US SOF Participate in Aurora 2017 Exercise in Sweden

The Aurora 2017 exercise scenario was a multi-national response to an attack from the east on the Swedish island of Gotland in the Baltic Sea.
The Aurora 2017 exercise scenario was a multi-national response to an attack from the east on the Swedish island of Gotland in the Baltic Sea.

U.S. SOF participated in Aurora 2017 – a multi-nation exercise held in Sweden with conventional and special operations forces. The exercise took place in September 2017 with a focus on the defense of Gotland – an island in the Baltic Sea.

Russia, . . . of Course. The Swedes are extremely concerned with Russia – it’s giant neighbor located to the east. Russia’s aggressive moves in Georgia, Crimea, and the Ukraine has put eastern and northern European nations on edge. In 2014 Russia annexed the Black Sea peninsular of Crimea. It has since supported rebels in eastern Ukraine. Many of the nations in the Baltic Sea region wonder if they are the next target. NATO countries have been paying a lot of attention to Russia and the defense of northern and eastern Europe. Sweden has recently increased its defense budget and has reintroduced conscription into the armed forces effective January 2018.

Exercise Objectives and Participants. The Swedish exercise was designed to improve, test and show the capabilities of the Swedish Armed Forces. Over 20,000 members of the Swedish military participated as well as over 1,300 U.S. service members from the Army, Marines, and Navy. [1] Other nations in the region (some feeling threatened by Russia – Estonia, Latvia, Lithuania, Norway, and Finland) provided units to the exercise. In addition, Denmark, France, and Germany sent military personnel. U.S. special operations force units and aircraft from Special Operations Command Europe (SOCEUR) participated. [2]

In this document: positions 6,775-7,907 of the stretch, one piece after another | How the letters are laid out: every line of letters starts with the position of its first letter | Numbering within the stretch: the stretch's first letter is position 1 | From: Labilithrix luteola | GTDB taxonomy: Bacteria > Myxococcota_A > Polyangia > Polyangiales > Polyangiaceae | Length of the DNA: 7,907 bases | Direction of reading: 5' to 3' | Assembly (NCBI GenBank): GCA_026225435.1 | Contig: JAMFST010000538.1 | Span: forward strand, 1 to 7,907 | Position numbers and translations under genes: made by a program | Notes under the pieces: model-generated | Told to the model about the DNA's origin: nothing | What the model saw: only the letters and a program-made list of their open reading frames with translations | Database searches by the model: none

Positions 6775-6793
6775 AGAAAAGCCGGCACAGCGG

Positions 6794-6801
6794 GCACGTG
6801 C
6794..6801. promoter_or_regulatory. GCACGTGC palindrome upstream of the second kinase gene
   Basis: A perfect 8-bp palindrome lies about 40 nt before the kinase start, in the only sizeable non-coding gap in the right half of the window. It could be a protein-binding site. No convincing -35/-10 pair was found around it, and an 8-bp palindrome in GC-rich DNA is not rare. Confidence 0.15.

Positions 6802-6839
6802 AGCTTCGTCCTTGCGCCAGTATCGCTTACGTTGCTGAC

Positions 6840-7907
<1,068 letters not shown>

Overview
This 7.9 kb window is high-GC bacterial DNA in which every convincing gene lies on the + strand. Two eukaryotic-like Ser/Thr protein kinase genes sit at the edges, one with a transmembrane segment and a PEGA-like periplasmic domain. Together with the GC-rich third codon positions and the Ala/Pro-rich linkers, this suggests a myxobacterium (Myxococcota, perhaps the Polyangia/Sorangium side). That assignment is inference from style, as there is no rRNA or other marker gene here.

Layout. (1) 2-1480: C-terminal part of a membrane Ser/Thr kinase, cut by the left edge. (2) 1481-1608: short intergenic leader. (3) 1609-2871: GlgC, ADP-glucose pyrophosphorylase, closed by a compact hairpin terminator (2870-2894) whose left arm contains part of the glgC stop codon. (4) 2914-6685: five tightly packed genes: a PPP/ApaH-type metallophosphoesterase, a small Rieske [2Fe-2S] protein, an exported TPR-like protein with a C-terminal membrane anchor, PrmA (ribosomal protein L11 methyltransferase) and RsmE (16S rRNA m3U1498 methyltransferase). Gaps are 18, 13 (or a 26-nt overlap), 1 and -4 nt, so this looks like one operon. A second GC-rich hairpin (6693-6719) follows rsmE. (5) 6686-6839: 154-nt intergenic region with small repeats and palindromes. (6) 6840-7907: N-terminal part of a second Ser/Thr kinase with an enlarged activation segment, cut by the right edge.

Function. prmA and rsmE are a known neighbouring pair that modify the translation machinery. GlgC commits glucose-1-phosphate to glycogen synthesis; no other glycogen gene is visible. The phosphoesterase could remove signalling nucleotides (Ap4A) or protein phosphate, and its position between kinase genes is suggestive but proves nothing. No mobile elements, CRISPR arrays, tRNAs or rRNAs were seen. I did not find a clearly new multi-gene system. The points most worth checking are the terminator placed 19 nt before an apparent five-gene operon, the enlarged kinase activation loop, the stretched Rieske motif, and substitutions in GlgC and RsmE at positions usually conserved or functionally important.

Scenario. The exercise simulated an attack from the east on Gotland. The island is the closest Swedish territory to Kaliningrad – a Russian enclave on the Baltic Sea. In addition, Gotland is very close to Russia proper – separated by the Baltic Sea and the small Baltic States. Despite numerous NATO exercises in the region and forward positioning of small expeditionary forces in Latvia, Lithuania, and Estonia (as well as Poland) the ability to stop a Russian large Russian attack is unlikely. (UW by NATO SOF forces could be an option). The Swedes are observing a deteriorating security environment in northern Europe with an increase in Russian assertiveness. [3]

Swedish Video. The Swedish Armed Forces (Forsvarsmakten) has produced a four-minute long video on the growing U.S. and Swedish SOF partnership and Exercise Aurora 2017. The commander of Special Operations Command Europe (SOCEUR), MG Mark Schwartz, is interviewed in the video. The video is posted on SOCEUR’s site.

NATO Video. The North Atlantic Treaty Organization published its video about Exercise Aurora 17.


[1] For a listing of U.S. units participating in Aurora 2017 see a press release by U.S. European Command (EUCOM), September 19, 2017.

[2] See a statement by the Swedish government on the purpose of the Aurora 2017 exercise (September 13, 2017).

[3] The Swedish Armed Forces (Forsvarsmakten) has a website with detailed information about Aurora 2017. Some photos, news reports, and a very slick video.

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